- Crochet Hook – Size I (5.5mm)
- Darning Needle or Sewing Machine
Granny Square Directions (Make 16)
Round 1: Make a slip knot. Ch 4. Join 4th ch to 1st ch with a sl st to make a circle.
Ch 2, 2 dc into loop made previously. This makes the first cluster. * ch 1, 3 dc, c1 * (3 times). If changing colors, cut yarn, and leave a 2-inch tail. Tie off.
Round 2: Attach 2nd color to ch 1 space from Round 1. Ch 2, 2 dc, ch 1, 3 dc, in first ch 1 space from round 1, * ch 1, 3 dc, ch 1, 3 dc in next ch 1 space from round 1 * (3 times)
Sl st into first ch 2 of round 2 to join round. If changing colors, cut yarn, and leave a 2-inch tail. Tie off.
Round 3: Attach 3rd color to the last ch 1 space made in Round 2. Ch 2, 2 dc, in the same chain 1 space. * ch 1, 3 dc, ch 1, 3 dc in next ch 1 space, ch 1, 3 dc ch 1 * (3 times), ch 1, 3 dc, ch 1, 3 dc, ch 1, sl st into first ch 2 of round 3 to join. Cut yarn and leave a 2-inch tail. Tie off.
Connecting Finished Granny Squares
Line up two granny squares (wrong sides together). In corner ch 1 space, loop connecting yarn (as shown in green) through both squares and tie. Dc along stitches (9 total dc per side). Cut yarn and leave a 2-inch tail. Tie off.
Continue until the following strips are made:
- 4 strips of 3 blocks
- 1 strip of 4 blocks
Take the 1 – 4 block strip and attach the free end of the 4th square to the top of the 1st square. Cut yarn and leave a 2-inch tail. Tie off.
This will result in a triangle when you press the layer flat, with the bottom of the triangle wide.
Take one of the 3 block strips and attach the free end of the 3rd square to the top of the 1st square in the strip (similar to what you did to make the heel).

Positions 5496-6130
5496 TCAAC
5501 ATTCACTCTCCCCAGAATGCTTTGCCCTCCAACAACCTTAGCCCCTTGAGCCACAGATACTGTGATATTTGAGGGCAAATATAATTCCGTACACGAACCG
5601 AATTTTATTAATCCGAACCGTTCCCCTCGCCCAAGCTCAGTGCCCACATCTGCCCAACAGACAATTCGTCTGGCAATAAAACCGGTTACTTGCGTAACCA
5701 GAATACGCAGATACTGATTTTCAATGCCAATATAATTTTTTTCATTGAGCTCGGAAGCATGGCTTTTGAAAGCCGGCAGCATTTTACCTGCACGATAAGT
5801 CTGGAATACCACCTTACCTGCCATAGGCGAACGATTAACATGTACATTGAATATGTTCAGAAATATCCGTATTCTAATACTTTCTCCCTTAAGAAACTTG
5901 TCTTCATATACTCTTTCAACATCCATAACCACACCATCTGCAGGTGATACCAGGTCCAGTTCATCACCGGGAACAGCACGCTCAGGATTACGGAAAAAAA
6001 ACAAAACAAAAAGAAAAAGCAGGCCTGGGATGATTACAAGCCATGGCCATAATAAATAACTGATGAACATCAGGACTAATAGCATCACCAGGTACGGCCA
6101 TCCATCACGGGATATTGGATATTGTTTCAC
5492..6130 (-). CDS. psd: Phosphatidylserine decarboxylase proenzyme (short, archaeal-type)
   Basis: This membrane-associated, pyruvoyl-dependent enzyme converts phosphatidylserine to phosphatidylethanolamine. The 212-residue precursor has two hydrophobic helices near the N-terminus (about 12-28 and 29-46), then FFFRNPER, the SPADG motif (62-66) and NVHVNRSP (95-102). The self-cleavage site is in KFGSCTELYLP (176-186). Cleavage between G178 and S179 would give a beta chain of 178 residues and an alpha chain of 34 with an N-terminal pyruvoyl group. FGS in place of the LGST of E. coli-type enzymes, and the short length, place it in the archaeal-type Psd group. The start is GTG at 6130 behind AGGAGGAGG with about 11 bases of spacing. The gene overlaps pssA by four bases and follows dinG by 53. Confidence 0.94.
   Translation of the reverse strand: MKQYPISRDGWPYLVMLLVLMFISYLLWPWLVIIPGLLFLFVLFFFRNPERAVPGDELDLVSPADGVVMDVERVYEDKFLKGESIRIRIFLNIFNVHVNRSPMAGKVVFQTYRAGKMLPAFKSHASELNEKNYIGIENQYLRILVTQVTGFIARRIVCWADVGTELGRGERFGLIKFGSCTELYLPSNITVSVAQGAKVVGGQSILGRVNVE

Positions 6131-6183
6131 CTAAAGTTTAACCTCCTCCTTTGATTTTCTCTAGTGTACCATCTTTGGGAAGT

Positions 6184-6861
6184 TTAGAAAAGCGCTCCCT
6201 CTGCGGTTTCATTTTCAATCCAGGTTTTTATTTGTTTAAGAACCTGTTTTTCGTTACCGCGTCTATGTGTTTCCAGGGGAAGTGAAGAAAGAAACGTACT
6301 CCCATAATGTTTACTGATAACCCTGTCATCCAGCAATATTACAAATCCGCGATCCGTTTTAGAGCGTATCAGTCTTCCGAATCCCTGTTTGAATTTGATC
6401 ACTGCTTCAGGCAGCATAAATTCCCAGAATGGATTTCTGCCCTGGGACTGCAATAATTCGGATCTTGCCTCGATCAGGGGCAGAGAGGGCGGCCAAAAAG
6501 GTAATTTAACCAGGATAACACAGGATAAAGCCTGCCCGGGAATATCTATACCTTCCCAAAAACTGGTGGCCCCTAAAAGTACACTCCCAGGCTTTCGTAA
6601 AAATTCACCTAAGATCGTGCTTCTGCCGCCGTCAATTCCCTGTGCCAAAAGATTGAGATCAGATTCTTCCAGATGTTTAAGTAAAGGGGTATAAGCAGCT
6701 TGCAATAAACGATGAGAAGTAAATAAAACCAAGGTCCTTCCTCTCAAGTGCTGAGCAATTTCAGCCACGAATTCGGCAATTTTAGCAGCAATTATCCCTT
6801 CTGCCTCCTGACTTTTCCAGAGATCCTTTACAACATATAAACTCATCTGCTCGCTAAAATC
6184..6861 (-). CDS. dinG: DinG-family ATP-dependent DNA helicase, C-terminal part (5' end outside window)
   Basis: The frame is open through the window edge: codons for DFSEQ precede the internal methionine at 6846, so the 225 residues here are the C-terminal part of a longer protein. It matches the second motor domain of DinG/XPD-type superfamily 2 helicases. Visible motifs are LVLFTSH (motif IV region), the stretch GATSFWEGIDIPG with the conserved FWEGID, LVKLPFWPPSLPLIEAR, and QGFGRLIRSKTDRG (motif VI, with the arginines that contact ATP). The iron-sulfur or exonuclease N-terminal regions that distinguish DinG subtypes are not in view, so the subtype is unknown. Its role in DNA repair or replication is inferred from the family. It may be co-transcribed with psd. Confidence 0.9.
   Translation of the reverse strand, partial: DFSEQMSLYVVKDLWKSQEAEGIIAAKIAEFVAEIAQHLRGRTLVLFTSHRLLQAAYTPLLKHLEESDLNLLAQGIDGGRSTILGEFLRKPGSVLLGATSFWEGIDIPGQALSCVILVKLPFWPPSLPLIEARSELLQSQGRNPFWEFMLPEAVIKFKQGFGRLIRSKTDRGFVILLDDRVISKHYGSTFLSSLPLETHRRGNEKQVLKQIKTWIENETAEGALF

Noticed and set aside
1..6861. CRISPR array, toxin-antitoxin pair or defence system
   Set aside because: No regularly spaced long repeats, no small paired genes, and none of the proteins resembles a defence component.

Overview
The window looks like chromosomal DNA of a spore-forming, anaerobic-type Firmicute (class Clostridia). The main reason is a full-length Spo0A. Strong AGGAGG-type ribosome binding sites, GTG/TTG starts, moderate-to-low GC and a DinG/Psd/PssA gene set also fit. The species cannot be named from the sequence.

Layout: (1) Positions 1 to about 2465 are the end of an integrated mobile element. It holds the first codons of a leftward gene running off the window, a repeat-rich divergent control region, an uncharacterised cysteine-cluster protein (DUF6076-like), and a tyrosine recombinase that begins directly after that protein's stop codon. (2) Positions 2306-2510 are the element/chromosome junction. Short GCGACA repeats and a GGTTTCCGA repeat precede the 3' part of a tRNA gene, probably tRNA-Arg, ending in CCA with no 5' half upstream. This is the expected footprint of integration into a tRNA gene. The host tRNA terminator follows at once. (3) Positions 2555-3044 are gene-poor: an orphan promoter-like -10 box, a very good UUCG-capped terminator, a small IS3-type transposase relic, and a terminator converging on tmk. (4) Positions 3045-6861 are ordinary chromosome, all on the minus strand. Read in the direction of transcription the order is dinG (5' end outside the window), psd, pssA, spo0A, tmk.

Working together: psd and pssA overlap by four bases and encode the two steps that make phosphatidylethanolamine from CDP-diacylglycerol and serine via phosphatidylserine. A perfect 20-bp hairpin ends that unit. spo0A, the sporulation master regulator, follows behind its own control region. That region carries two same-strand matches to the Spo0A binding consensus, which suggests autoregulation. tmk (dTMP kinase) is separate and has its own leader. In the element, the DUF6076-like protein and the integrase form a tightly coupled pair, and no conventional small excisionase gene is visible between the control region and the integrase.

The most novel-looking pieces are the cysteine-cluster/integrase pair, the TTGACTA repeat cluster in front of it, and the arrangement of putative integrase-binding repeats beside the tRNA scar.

This will result in a triangle when you press the layer flat, with the triangle’s bottom narrow.
With your 3 remaining strips of 3 blocks, connect them similar to how you connected them into strips but end to end, so you have circles.
You now have 5 connected layers/circles.
- Toe Layer – Line up with the two squares in the layer pressed together and directly under the heel layer’s triangle. Dc all the way around.
NOTE: As you connect the toe layer, you will find that the heel has an open portion. Leave this open as you will sew it closed as your last step.
- Calf Layers – Connect your two calf layers with a dc all the way around. Before you assemble, make sure your granny square center is on the seam of the layer, you are connecting it to (offset). Repeat for 3rd calf layer.
- Heel Layer – Line up the strip with the triangle square meeting at the middle of the granny square in the calf row above. Dc all the way around.
With your assembled stocking, attach your yarn to the top, back connection seam of the granny square. Single crochet along the top border all the way around, (39 sc).
You are not quite done with edging yet. First, you need to make the hanger.
To Make Hanger
Sl st into the two granny square 1 ch corners.
Ch 15, sl st into 2 granny square 1ch corners.
Sc in each ch stitch (15 stitches).
Sl st into two granny square 1 ch corners.
Top Edging (cont. from above)
Finish edging by stitching a dc in each sc stitch around the stocking’s top edge (39 stitches).
Cut yarn and tie off.
Tie off all free yarn ends and trim.
To Close Heel
The heel can be closed two ways,
- Sewn with a sewing machine.
- Hand sewed with yarn.
Turn your *almost* finished stocking inside out and pinch your heel portion together. You may use either option above.
Sew from the center of the heel granny square (round 1) to the outer edge that meets up with the toe layer.
If you choose to hand sew the heel closed, make sure your yarn matches or is hidden in the seam.
You’re all finished!
If you made these stockings, I’d love to see your final product!
Please feel free to ask any questions in the comments, and I’ll respond as best I can.